36. To count: to reckon as one of a multitude: to mark with a number: to amount to. The american dictionary of the english language. By Daniel Lyons. Published 1899.
  37. NUMBERER. The american dictionary of the english language. By Daniel Lyons. Published 1899.
  38. A collection of things or persons; a unit; verse; in gram., difference expressing the singular or plural. The Clarendon dictionary. By William Hand Browne, Samuel Stehman Haldeman. Published 1894.
  39. To count; reckon. The Clarendon dictionary. By William Hand Browne, Samuel Stehman Haldeman. Published 1894.
  40. To count; reckon; designate by number; amount to. The Concise Standard Dictionary of the English Language. By James Champlin Fernald. Published 1919.
  41. A numeral. The Concise Standard Dictionary of the English Language. By James Champlin Fernald. Published 1919.
  42. A unit or collection of units. The Concise Standard Dictionary of the English Language. By James Champlin Fernald. Published 1919.
  43. The science of numerals. The Concise Standard Dictionary of the English Language. By James Champlin Fernald. Published 1919.
  44. Poetic measure; commonly in the plural. The Concise Standard Dictionary of the English Language. By James Champlin Fernald. Published 1919.
  45. The form indicating the singular or plural. The Concise Standard Dictionary of the English Language. By James Champlin Fernald. Published 1919.
  46. A unit; an assemblage of units; more than one; many; a multitude; one of a series; measure, or the order and quantity of syllables constituting feet; verse; the difference of termination of a word, to express unity or plurality. Nuttall's Standard dictionary of the English language. By Nuttall, P.Austin. Published 1914.
  47. To ascertain the units of any sum or multitude; to reckon among; to amount to; to mark with a number. Nuttall's Standard dictionary of the English language. By Nuttall, P.Austin. Published 1914.
  48. One, or more than one; many; a multitude; a collection of units or things of the same kind; the variations in the endings of words, as of nouns and verbs, to express sing, or plu.; division of a work published in parts; in the plu. numbers, poetic measure, or verse. Etymological and pronouncing dictionary of the English language. By Stormonth, James, Phelp, P. H. Published 1874.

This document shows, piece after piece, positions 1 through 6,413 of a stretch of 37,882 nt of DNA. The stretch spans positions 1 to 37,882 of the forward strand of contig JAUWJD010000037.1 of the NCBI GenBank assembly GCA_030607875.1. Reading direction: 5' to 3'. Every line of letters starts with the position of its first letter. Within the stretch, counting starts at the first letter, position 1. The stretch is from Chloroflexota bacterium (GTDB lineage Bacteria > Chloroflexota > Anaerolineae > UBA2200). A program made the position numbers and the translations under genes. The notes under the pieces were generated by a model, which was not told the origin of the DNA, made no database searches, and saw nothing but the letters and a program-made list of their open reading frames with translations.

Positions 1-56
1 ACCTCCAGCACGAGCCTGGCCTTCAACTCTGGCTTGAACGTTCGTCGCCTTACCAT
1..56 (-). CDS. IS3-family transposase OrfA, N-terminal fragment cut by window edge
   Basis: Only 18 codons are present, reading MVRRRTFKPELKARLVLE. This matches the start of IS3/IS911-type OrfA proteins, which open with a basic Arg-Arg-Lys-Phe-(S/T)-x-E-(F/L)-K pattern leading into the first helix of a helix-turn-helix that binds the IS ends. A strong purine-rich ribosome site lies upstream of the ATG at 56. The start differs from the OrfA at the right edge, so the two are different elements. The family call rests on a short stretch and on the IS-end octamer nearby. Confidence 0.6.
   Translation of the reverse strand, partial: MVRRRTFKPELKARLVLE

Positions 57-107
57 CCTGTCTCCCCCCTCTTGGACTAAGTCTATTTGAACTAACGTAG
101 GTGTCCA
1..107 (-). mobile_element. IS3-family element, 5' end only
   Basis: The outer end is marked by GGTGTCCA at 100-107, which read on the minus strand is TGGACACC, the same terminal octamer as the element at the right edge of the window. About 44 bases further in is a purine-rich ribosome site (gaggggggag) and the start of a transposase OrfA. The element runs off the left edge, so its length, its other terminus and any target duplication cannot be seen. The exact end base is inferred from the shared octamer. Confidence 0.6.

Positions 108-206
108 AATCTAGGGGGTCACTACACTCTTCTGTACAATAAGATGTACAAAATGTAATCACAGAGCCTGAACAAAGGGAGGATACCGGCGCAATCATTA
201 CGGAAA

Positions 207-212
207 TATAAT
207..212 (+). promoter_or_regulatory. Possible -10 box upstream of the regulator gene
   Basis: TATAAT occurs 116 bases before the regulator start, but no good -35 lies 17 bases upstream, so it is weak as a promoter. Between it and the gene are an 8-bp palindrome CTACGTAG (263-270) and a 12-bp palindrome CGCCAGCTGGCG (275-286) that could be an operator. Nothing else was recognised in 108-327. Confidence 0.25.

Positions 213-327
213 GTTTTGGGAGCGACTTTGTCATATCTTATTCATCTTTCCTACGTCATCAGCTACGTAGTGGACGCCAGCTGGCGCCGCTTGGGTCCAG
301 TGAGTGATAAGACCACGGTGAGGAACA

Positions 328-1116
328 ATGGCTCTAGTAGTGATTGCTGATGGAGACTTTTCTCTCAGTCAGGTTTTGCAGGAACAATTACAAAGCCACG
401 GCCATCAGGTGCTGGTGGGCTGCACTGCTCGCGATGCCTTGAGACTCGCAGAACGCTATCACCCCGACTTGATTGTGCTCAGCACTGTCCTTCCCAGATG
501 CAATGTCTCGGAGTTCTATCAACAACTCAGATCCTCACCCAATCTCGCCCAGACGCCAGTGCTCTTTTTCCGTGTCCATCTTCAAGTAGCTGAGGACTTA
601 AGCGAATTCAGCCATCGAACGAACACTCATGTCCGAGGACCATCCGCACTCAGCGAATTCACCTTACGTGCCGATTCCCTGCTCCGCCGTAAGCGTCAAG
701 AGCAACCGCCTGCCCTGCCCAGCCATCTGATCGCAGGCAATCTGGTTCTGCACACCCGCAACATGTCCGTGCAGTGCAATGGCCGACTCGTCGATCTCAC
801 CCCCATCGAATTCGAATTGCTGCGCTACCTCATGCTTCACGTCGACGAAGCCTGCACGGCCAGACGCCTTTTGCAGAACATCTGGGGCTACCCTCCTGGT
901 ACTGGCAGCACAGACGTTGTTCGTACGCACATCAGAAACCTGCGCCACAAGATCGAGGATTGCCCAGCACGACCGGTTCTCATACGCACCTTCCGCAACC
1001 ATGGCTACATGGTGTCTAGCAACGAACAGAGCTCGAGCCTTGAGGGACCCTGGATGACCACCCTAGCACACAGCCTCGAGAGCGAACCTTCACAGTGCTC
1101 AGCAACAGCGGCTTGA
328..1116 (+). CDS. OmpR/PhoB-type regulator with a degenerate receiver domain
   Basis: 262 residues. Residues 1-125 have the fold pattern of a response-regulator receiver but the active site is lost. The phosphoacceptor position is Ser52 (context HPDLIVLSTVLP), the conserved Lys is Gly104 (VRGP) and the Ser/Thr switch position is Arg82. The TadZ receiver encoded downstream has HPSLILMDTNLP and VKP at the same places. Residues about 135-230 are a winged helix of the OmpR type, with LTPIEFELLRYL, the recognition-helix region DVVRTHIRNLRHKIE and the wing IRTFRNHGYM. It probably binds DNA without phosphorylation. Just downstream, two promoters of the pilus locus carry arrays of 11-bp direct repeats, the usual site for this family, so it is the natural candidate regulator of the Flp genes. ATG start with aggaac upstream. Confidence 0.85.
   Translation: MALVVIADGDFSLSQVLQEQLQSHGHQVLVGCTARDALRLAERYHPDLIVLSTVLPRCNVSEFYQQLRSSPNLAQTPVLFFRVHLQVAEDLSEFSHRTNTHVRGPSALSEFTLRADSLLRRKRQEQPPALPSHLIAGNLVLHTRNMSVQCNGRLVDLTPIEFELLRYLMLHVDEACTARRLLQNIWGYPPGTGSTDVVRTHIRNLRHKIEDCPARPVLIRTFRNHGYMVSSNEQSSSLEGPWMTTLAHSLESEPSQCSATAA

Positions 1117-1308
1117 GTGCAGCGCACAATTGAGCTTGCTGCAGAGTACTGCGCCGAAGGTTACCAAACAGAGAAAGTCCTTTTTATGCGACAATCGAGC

49. To reckon as one of a collection or multitude; to count; to calculate. Etymological and pronouncing dictionary of the English language. By Stormonth, James, Phelp, P. H. Published 1874.
  50. Like most Oriental nations, it is probable that the Hebrews in their written calculations made use of the letters of the alphabet. That they did so in post-Babylonian times we have conclusive evidence in the Maccabaean coins; and it is highly probable that this was the ease also in earlier times. But though, on the one hand, it is certain that in all existing MSS of the Hebrew text of the Old Testament the numerical expressions are written at length, yet, on the other, the variations in the several versions between themselves and from the Hebrew text, added to the evident inconsistencies in numerical statement between certain passages of that text itself seems to prove that some shorter mode of writing was originally in vogue, liable to be misunderstood, and in fact misunderstood by copyists and translators. These variations appear to have proceeded from the alphabetic method of writing numbers. There can be little doubt, however, that some at least of the numbers mentioned in Scripture are intended to be representative rather than determinative. Certain numbers, as 7,10,40,100, were regarded as giving the idea of completeness. Without entering into St. Augustines theory of this usage, we may remark that the notion of representative numbers in certain cases is one extremely common among eastern nations, who have a prejudice against counting their possessions accurately; that it enters largely into many ancient systems of chronology, and that it is found in the philosophical and metaphysical speculations not only of the Pythagorean and other ancient schools of philosophy, both Greek and Roman, but also in those of the later Jewish writers, of the Gnostics, and also of such Christian writers se St. Augustine himself. We proceed to give some instances of numbers used, (a) representatively, and thus probably by design indefinitely, or, (b) definitely, but, as we may say, preferentially, i.e. because some meaning (which we do not in all cases understand) was attached to them. 1. Seven as denoting either plurality or completeness, perhaps because seven days completed the week is so frequent as to make a selection only of instances necessary, e.g. seven fold ( Genesis 4:24 ) seven times , i.e. completely, ( Leviticus 26:24 ; Psalms 12:6 ) seven (i.e. many) ways, ( 28:25 ) 2. Ten as a preferential number is exemplified in the Ten Commandments and the law of tithe. 3. Seventy , as compounded of 7 X 10, appears frequently e.g. seventy fold. ( Genesis 4:24 ; Matthew 18:22 ) Its definite use appears in the offerings of 70 shekels, ( Numbers 7:13 Numbers 7:19 ) ff,; the 70 elders, ch. ( Numbers 11:16 ) 70 years of captivity. ( Jeremiah 25:11 ) 4. Five appears in the table of punishments, of legal requirements, ( Exodus 22:1 ; Leviticus 5:16 ; 22:14 ; 27:15 ; Numbers 5:7 ; 18:16 ) and in the five empires of Daniel. ( Daniel 2:1 ) ... 5. Four is used in reference to the 4 winds, ( Daniel 7:2 ) and the so-called 4 corners of the earth; the creatures, each with 4 wings and 4 faces, of Ezekiel, ( Ezekiel 1:5 ) ff.; 4 rivers of Paradise ( Genesis 2:10 ) 4 beasts, ( Daniel 7:1 ) ... and Reve 4:6 the 4 equal-sided temple-chamber. ( Ezekiel 40:47 ) 6. Three was regarded, by both the Jews and other nations as a specially complete and mystic number. 7. Twelve (3X4) appears in 12 tribes 12 stones in the high priests breastplate, 12 apostles, 12 foundation-stones, and 12 gates. ( Revelation 21:19-21 ) 8. Lastly, the mystic number 666. ( Revelation 13:18 ) biblestudytools.com